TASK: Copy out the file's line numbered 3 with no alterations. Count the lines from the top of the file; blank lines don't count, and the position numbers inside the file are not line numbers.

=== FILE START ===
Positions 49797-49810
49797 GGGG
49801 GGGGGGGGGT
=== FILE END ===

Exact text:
49801 GGGGGGGGGT